The kids in the village of Wakisi welcomed us with five songs, some in English. We came there with a group called Sole Hope whose mission is to wash the feet of children, remove jiggers and give them shoes. We were there to take part in a foot washing/jigger removal clinic.
The village of Wakisi was the poorest village I visited while in Uganda. You can tell in a couple of ways. The structure behind the kids appeared to be the main building of the school and the one chosen to do the clinic in. See how it's made from mud bricks crumbling away from the wooden frame? The floor was dirt and there were no windows or doors in the openings for them.
I'm assuming the kids who sang us the welcome songs were all part of the school since they knew the songs, but not not even half of them had the blue uniforms. Hardly any had shoes. I saw immediately why this village was chosen.
A jigger is like a small flea that burrows under the skin, usually the feet, and lays an egg sac. These egg sacs can be as small as a pinpoint or as large as a pea and can be painful to live with. Imagine walking on a BB. Not only are they painful, but if not treated, the egg sacs will start to rot and can cause gangrene. A poor child in the village with gangrene isn't at risk for losing a toe or foot. Their lives are at risk, as good medical care is not accessible. If you can't afford a pair of shoes, how will you afford a doctor? Sole Hope goes into villages, treats any kids that come, sprays the area for jiggers and hands out as many shoes as possible to prevent further infestation.
I was fascinated to watch the jigger removal process. I'd read about it in Katie Davis' book Kisses From Katie and was very curious. At my house I'm known as Queen Picker. I love digging out slivers or squeezing blackheads. I've enjoyed digging leftover shed skin out of our lizard's orifices. My kids run the other direction if I notice a blemish I deem worthy of attention.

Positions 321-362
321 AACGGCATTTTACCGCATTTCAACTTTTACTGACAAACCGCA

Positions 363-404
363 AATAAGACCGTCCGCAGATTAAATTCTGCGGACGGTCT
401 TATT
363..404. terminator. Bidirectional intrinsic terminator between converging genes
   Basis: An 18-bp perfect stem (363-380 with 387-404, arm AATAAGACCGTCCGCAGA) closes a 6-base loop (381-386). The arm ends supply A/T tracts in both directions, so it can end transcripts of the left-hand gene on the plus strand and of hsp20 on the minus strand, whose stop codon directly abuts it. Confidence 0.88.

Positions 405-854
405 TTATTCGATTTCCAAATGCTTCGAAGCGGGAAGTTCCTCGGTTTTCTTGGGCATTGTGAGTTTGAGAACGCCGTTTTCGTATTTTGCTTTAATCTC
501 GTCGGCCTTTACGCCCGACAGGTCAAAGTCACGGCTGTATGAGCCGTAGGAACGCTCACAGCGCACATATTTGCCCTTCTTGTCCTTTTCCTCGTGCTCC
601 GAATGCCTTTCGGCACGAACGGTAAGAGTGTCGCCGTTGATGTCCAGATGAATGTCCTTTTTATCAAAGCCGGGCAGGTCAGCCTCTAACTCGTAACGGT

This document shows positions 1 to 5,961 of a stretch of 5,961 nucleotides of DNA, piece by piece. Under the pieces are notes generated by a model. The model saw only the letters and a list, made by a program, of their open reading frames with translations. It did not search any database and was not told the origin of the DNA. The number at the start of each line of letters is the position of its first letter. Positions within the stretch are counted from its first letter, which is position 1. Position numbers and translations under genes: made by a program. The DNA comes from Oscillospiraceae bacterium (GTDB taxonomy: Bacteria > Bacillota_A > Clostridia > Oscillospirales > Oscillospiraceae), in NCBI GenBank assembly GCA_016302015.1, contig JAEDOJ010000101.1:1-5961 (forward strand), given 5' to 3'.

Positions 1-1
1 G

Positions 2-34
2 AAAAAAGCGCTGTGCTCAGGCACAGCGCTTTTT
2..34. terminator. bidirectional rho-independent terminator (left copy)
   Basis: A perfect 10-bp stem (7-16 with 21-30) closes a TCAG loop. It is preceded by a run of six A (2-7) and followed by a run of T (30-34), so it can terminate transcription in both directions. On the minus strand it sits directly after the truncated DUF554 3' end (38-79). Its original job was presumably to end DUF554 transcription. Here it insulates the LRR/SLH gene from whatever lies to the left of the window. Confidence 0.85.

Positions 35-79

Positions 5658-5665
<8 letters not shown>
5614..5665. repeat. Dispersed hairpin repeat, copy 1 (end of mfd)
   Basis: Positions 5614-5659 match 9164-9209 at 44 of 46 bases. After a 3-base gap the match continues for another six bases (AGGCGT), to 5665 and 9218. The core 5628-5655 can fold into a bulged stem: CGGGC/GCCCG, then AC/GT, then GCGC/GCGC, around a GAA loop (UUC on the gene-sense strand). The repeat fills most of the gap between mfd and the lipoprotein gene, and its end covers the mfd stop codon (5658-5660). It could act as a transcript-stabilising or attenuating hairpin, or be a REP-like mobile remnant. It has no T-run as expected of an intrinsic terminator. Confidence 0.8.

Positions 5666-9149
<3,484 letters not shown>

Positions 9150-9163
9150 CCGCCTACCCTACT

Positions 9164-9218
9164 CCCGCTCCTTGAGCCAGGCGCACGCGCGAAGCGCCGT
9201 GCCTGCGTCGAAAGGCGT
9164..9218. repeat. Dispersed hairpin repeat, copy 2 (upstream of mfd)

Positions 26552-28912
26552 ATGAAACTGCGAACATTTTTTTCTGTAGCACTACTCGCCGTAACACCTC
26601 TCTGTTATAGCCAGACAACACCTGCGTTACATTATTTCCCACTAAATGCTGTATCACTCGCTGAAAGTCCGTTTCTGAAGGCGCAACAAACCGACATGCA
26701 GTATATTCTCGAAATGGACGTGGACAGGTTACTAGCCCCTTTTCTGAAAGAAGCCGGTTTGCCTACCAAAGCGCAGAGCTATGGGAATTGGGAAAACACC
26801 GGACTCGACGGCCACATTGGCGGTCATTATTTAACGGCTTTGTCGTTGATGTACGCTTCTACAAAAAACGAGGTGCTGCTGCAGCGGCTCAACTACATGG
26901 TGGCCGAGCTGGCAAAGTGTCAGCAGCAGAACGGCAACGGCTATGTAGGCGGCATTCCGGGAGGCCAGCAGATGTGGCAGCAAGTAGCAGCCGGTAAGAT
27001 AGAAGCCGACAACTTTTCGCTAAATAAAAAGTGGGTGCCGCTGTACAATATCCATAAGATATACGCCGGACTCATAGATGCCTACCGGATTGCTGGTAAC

So jigger removal seemed right up my alley. I was hoping I'd have the chance to dig some of those suckers out.
Sadly, there were enough experienced people that I was not needed for the task. My job became recording the children who came through. They were trying to develop some records to follow up with these kids which is tough in the village. My job quickly changed when the first child came to our station.
Adrian looked to be about 8-10 years old. He wore a dirty t-shirt that was too big for him, the neckline sagging to his sternum and sleeve slipping off his shoulder. His khaki shorts had a hole in the crotch, so large that when he sat down I saw he had no underwear. His clothes quickly seemed minor as we got a look at his feet. I don't know how the kid walked there. Dark bumps covered, and I mean COVERED his toes, his heels, the sides of his feet. Some had been there a while as thick callouses developed over them.
The tools for jigger removal are safety pins and razor blades. If the egg sacs are new and not very big or deep, you take a large safety pin and dig around it to try to pop it out of the skin. They try to keep the egg sac intact so no eggs are left behind to cause problems later. It is a painful process because though the skin on top of the egg sac may be tough, the skin UNDER it is not. It is raw flesh. If the egg sac has grown larger, it often has calloused skin over top and a razor blade is used to cut away the dead skin, then the safety pin works the egg sac loose. We could tell that Adrian had been through this process before as his feet were full of old callouses. The woman working on him told me new jiggers had settled in the craters left from removing old jiggers.